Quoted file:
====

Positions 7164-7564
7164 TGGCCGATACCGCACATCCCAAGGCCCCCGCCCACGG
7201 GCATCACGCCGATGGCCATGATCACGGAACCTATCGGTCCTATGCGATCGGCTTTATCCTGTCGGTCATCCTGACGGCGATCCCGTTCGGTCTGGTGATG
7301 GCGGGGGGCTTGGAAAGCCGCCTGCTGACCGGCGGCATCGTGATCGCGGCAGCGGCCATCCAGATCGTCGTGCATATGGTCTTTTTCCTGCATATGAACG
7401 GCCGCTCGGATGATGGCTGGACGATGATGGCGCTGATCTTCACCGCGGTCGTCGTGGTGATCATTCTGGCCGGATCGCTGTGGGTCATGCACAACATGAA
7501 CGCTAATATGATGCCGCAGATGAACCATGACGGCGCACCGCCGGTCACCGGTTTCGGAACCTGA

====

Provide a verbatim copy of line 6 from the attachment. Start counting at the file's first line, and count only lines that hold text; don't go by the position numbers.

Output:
7501 CGCTAATATGATGCCGCAGATGAACCATGACGGCGCACCGCCGGTCACCGGTTTCGGAACCTGA